Memory: reporting to work as a projectionist at the late Mann Village 6 multiplex on a Friday in September of 1992, only to have a supervisor meet me at my car and inform me that my services wouldn’t be needed that night, or for the remainder of the weekend. The reason, I later learned, was that it was the opening day of SCHOOL TIES, a pet project of its co-producer Stanley R. Jaffe. Jaffe, of course, was also the president of Paramount, which owned the Mann Theater chain, and he made a point of dispatching emissaries to every Mann Theater in the U.S. to make sure the projection and sound were immaculate. Thus, Mann’s higher-ups freaked out and made a last-minute decree that only projectionists who were experienced and union-affiliated (two things I wasn’t) would be threading up SCHOOL TIES that weekend.
This scenario would seem to answer a couple queries I’m sure a lot of us have: do studio executives actually care about any of the movies they greenlight, and how might such movies play? Based on SCHOOL TIES, the answer to the latter question would be stately and old-fashioned. I don’t mean those as negatives, as the film is actually pretty good, albeit burdened with a crummy third act. These days it’s best known as an early showcase for quite a few future stars.
Based on the real-life experiences of co-screenwriter Dick Wolf, SCHOOL TIES stars Brandan Fraser as David Greene, who’s accepted into an elite New England prep school due to his athletic prowess. His working class background renders him an outcast in this rarefied atmosphere, as does the fact that he’s Jewish. David initially keeps his Jewishness a secret from his roommate (Chris O’Donnell) and fellow athletes, whose ranks include the school’s weasely star quarterback Charlie Dillon (Matt Damon). The latter is upset with David for replacing him on the football team, and also for romancing the local hottie Sally (Amy Locane), upon whom Charlie has his eye. Thus, when Charlie learns of David’s Jewishness he sees a perfect opportunity to get revenge on him via acts of anti-Semitic harassment.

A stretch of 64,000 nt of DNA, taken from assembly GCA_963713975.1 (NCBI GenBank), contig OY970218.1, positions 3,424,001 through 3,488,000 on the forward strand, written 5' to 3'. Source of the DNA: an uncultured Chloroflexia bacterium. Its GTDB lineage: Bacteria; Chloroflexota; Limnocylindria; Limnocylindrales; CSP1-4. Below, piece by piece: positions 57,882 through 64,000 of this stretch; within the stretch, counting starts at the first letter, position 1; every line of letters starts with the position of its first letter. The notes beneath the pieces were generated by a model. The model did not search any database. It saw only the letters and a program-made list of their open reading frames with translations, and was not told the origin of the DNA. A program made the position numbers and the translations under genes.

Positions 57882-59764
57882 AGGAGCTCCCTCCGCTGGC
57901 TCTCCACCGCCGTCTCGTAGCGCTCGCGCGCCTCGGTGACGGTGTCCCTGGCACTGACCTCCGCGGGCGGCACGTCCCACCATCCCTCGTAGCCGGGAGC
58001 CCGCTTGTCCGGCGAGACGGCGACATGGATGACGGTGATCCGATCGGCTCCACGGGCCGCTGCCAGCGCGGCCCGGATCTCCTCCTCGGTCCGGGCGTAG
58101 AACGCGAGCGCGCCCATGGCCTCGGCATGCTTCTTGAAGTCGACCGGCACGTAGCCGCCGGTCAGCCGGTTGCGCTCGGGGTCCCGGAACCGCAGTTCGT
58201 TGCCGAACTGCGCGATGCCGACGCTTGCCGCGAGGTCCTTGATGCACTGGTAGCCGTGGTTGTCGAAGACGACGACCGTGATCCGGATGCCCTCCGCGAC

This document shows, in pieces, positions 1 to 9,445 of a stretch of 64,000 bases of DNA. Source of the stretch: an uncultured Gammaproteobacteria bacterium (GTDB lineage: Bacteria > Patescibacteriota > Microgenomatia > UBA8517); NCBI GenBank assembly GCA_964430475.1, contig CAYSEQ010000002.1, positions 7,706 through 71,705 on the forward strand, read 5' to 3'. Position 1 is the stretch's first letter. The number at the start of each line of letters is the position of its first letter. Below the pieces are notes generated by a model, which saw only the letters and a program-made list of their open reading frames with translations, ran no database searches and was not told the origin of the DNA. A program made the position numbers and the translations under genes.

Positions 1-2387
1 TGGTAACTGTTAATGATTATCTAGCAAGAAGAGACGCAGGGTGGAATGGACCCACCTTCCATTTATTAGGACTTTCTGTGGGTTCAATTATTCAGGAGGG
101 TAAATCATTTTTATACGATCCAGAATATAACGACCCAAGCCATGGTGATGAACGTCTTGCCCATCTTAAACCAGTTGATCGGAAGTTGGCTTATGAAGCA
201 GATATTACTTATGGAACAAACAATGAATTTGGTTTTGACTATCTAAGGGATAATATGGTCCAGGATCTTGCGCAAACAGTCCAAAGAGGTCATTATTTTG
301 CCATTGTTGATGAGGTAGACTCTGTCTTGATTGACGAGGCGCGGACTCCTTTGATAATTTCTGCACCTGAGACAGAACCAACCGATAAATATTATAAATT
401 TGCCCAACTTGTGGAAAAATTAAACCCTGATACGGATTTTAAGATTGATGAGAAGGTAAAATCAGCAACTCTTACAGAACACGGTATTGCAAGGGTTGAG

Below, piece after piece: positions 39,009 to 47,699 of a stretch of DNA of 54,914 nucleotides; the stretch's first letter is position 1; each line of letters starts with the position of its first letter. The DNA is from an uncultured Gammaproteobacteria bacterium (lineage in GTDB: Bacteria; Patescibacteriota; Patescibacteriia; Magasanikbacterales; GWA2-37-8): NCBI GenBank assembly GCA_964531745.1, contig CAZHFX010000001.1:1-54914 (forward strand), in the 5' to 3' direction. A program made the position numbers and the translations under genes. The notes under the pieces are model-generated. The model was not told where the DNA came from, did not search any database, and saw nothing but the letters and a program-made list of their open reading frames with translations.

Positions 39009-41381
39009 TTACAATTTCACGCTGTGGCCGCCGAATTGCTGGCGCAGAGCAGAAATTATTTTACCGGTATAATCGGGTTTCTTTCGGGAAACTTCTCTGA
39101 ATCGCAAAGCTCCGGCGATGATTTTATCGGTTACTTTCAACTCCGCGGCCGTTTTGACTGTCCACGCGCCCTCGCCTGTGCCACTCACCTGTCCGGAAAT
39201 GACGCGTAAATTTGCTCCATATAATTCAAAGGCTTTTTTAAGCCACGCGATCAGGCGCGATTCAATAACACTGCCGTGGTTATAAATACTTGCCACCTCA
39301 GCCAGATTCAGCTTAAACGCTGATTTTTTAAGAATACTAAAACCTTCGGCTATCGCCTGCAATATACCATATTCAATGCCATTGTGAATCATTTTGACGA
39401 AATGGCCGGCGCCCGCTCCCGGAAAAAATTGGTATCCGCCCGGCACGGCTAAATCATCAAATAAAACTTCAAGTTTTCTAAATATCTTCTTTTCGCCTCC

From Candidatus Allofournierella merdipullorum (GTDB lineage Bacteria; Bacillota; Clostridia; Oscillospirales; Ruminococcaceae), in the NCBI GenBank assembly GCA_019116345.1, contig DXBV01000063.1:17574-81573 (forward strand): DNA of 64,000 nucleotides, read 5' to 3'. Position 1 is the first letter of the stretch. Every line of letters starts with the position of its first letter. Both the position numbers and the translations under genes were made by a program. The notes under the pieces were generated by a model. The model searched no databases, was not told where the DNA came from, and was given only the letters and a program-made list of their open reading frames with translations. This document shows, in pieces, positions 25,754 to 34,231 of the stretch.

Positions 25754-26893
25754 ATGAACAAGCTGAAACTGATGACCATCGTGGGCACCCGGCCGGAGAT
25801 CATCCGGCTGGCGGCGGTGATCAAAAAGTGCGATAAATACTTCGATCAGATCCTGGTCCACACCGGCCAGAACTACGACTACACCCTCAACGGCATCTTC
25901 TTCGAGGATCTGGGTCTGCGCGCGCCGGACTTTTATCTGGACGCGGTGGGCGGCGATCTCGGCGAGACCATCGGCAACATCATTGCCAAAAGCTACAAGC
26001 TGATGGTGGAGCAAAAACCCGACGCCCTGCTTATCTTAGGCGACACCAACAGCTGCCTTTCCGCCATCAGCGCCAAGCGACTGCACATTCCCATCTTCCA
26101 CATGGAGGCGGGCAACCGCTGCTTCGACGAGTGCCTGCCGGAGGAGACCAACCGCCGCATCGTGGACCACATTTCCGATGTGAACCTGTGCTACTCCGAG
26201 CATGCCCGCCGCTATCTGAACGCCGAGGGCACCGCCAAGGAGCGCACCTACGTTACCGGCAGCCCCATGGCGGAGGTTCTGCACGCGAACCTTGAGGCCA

All this is quite compelling, with uniformly strong performances by the up-and-coming cast. Director Robert Mandel also does a good job conveying the other-ness felt by David, who has to contend with the casual anti-Semitism of his fellows (who like the phrase “Jew me down”) in addition to swastikas and Nazi slogans (it’s not SCHOOL TIES’S fault that EUROPA EUROPA had played in the U.S. a year earlier, and dramatized those things far more forcefully).
The film’s biggest problem is its third act, pivoting on a rather contrived cheating drama that’s resolved by an overly convenient last-minute confession. Nineties-era critics praised the film for foregoing the type of violent showdown that would appear to have been ordained by the early scenes, as well as the conclusions of previous Stanley Jaffe productions like FIRSTBORN and FATAL ATTRACTION. Instead we get a subdued middle-of-the-road coda, which may have affected the film’s box office performance.
Speaking of which: after SCHOOL TIES’S all-important opening weekend, which resulted in the Mann Village 6 getting a brand new screen in the auditorium in which it played, I returned to work, laying my inexperienced hands on the precious celluloid that comprised SCHOOL TIES. Not that this mattered much, as hardly anyone turned out to see it anyway.
Director: Robert Mandel
Producers: Stanley Jaffe, Sherry Lansing
Screenplay: Dick Wolf, Darryl Ponicsan
Cinematography: Freddie Francis
Editing: Jacqueline Cambas, Jerry Greenberg
Cast: Brendan Fraser, Matt Damon, Chris O’Donnell, Randall Batinkoff, Andrew Lowery, Cole Hauser, Ben Affleck, Anthony Rapp, Amy Locane, Peter Donat, Zeljko Ivanek, Kevin Tighe, Michael Higgins, Ed Lauter